The exhibit runs through Sept. 7, 2020 in the Special Exhibitions Gallery on the second floor of the Harvard Science Center, 1 Oxford Street, Cambridge, MA 02138. See the website for more info.
Do you savor that “old book smell”? Different types of paper emit distinctive odors, and now researchers in Portugal have developed an electronic nose that can analyze those smells to determine the age and composition of papers used in books from as early as the 16th century.
Prior to the Industrial Revolution, paper was made mostly from recycled textile rags. Then, in the 1840s, inventors in Germany and Canada developed processes to mass-produce paper from wood pulp. It was cheaper than the old cotton or linen papers, but tended to be less durable. In 1980, book printers began using acid-free paper, which degrades more slowly.
The researchers used their device to detect volatile organic compounds emitted by 19 books published between 1567 and 2016. It could distinguish between papers made from rags or wood pulp, as well as papers that were acidic or acid-free. It could even tell if paper was yellowing, or if books from the same time period were used or new.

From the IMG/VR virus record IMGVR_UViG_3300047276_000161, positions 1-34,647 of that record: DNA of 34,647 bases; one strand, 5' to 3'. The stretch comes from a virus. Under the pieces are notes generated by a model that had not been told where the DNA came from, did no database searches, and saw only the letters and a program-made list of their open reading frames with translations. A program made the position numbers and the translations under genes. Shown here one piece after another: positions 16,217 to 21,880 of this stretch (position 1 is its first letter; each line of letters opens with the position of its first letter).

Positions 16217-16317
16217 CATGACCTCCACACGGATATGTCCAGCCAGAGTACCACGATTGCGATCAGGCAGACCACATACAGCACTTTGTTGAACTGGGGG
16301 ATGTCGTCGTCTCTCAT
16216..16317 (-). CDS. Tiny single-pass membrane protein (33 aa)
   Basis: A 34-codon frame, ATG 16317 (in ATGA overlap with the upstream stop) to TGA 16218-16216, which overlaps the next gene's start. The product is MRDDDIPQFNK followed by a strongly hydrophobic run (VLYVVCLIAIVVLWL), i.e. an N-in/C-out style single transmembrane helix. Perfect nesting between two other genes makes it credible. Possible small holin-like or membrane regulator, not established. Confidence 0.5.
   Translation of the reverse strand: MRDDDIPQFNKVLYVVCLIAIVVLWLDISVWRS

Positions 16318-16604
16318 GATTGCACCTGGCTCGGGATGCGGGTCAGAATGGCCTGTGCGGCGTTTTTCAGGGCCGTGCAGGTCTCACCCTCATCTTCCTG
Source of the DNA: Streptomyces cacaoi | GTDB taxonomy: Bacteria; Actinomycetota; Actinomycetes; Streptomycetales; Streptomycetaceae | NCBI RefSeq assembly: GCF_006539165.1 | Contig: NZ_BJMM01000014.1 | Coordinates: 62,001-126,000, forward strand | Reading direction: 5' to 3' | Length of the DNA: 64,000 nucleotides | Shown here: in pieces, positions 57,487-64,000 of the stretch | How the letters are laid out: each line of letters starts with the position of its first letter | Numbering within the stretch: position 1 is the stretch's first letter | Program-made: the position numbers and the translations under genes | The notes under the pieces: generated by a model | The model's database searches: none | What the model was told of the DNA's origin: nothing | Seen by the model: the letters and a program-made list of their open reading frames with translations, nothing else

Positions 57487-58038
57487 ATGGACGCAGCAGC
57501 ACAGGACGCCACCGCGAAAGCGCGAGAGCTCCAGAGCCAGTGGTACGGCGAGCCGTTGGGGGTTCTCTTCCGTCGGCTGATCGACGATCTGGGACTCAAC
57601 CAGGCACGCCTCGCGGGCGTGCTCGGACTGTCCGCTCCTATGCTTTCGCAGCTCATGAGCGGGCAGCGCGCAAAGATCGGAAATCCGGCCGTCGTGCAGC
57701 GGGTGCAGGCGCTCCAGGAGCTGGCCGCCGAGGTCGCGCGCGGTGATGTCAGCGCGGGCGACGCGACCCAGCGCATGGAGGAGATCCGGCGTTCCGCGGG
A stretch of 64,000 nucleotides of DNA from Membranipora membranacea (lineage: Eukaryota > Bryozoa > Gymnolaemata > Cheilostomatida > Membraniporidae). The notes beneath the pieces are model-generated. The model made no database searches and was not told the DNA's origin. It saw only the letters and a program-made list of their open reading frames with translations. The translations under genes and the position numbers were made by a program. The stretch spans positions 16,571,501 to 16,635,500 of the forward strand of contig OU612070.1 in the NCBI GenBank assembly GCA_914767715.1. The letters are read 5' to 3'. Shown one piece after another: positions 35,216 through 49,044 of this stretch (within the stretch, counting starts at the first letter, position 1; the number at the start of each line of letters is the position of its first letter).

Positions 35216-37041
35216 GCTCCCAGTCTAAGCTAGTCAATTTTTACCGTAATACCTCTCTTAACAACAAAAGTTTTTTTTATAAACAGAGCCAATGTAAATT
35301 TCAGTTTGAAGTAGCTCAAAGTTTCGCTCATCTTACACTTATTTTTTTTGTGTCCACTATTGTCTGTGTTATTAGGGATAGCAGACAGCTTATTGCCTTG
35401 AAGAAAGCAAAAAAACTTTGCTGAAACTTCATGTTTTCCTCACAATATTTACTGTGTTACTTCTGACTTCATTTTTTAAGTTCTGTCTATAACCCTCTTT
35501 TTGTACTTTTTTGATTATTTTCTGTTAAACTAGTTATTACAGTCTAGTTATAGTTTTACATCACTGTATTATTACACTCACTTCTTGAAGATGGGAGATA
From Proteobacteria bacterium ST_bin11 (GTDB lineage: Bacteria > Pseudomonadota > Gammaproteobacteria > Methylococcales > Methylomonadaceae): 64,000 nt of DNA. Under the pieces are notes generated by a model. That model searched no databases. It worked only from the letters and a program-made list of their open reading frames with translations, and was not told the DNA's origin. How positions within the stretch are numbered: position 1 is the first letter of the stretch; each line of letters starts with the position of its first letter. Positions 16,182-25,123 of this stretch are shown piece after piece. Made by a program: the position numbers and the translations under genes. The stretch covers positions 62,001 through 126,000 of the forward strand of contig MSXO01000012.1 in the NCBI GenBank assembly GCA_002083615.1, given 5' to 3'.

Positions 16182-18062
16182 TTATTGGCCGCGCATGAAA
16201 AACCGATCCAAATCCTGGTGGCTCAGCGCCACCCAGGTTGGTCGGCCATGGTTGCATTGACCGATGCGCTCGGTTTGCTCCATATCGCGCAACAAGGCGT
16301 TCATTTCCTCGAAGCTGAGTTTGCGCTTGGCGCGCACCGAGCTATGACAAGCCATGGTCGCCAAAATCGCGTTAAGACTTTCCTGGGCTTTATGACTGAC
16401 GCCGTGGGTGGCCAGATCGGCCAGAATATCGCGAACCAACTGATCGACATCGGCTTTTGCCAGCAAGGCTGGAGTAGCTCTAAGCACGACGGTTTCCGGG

They published their findings in ACS Sensors, a journal from the American Chemical Society (ACS). The authors hope the technique will provide a non-destructive way to aid in book preservation. You can get more info in this ACS news release.
Greg Olijnyk’s steampunk-inspired cardboard sculptures. (Design You Trust)
Steampunk Clepsydra (“water thief”) clock. (Instructables.com)
12 November: International Dieselpunk Day 2019. (The Old Shelter)
New escape room attraction in Leeds (UK) has a “Secret Garden Steampunk Bar.” (The Escapologist)
New Victorian Steampunk-themed tea shop in Niles, Michigan. (ABC57, South Bend, Indiana)
“His Dark Materials author on where The Golden Compass movie went wrong.” (Fansided)
“The Kraken, also called the Beast of the Sea, is real.” (Maritime Herald)
“Abyssal Squid Seen Stalking Submarine Explorer.” (IFL Science)
TeslaCon: Murder on the Orient Express, Nov 14-17. This is an immersive event in which performers act out a long-running steampunk serial. Special guests include TV personality Doc Phineas, musician Montague Jacques Fromage, makers David Lee and James Neathery, and creature designer Tom McLaughlin. Organizer Eric Jon Larson has also announced plans for next year’s edition, dubbed “War of the Worlds.” Location: Madison Marriott West, 1313 John Q Hammons Drive, Middleton, WI 53562. See our recent story, “TeslaCon Turns 10.”